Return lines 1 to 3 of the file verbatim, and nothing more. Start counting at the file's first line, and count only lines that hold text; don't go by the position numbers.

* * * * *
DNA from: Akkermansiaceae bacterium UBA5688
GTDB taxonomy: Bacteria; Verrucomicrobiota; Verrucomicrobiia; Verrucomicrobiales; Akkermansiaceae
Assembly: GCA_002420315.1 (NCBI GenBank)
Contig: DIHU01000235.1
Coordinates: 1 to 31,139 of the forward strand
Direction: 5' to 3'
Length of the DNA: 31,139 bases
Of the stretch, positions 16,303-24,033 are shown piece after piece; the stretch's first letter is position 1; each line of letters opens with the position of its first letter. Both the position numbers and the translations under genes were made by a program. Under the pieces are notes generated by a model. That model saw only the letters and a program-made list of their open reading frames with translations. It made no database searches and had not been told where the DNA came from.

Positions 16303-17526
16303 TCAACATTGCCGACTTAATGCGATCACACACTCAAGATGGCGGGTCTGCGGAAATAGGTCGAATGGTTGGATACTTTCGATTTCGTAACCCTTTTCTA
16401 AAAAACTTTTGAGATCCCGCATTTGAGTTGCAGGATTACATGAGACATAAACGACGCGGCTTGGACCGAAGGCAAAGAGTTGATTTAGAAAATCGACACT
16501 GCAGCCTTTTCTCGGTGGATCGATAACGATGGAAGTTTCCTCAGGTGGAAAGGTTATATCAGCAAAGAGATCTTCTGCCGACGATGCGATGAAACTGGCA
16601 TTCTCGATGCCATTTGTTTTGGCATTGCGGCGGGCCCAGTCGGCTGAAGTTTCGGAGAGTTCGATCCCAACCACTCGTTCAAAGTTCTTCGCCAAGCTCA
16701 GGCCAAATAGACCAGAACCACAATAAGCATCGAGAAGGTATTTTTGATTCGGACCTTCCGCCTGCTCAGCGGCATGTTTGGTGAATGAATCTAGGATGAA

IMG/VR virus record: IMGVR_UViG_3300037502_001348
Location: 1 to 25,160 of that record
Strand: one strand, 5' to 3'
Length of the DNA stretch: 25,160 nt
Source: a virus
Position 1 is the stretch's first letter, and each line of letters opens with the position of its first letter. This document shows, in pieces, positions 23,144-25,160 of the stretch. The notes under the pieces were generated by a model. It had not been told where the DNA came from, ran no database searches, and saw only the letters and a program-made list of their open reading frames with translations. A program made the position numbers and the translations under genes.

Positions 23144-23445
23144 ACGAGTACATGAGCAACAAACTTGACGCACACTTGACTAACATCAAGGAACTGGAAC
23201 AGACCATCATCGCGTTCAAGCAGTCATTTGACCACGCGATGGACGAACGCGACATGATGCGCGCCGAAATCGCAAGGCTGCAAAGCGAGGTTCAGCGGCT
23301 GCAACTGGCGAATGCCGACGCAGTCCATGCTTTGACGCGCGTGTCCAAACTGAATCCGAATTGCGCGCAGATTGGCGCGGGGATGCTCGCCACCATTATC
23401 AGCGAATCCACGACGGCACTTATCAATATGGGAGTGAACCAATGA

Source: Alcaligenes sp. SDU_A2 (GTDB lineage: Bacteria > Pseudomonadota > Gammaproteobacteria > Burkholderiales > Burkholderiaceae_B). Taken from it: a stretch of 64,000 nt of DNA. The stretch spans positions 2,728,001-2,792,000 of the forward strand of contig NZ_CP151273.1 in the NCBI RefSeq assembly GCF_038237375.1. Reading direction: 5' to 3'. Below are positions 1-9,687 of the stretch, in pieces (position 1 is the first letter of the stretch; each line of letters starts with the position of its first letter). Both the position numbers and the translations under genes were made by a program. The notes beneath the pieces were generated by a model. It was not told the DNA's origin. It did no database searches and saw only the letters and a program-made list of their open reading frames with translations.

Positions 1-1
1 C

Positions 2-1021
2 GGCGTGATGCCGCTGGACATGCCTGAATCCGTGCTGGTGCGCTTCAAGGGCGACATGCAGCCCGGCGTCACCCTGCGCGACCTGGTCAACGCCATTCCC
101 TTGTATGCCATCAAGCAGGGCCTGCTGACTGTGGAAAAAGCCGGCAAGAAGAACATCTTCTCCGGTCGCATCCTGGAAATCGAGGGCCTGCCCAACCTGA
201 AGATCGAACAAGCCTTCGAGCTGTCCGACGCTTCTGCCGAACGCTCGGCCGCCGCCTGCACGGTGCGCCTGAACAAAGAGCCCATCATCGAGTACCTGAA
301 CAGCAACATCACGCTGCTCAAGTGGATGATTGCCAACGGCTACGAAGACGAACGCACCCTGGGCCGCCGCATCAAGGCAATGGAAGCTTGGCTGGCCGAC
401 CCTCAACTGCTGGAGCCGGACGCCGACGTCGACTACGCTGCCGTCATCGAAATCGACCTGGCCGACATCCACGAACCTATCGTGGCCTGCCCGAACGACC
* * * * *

DNA from: Akkermansiaceae bacterium UBA5688
GTDB taxonomy: Bacteria; Verrucomicrobiota; Verrucomicrobiia; Verrucomicrobiales; Akkermansiaceae
Assembly: GCA_002420315.1 (NCBI GenBank)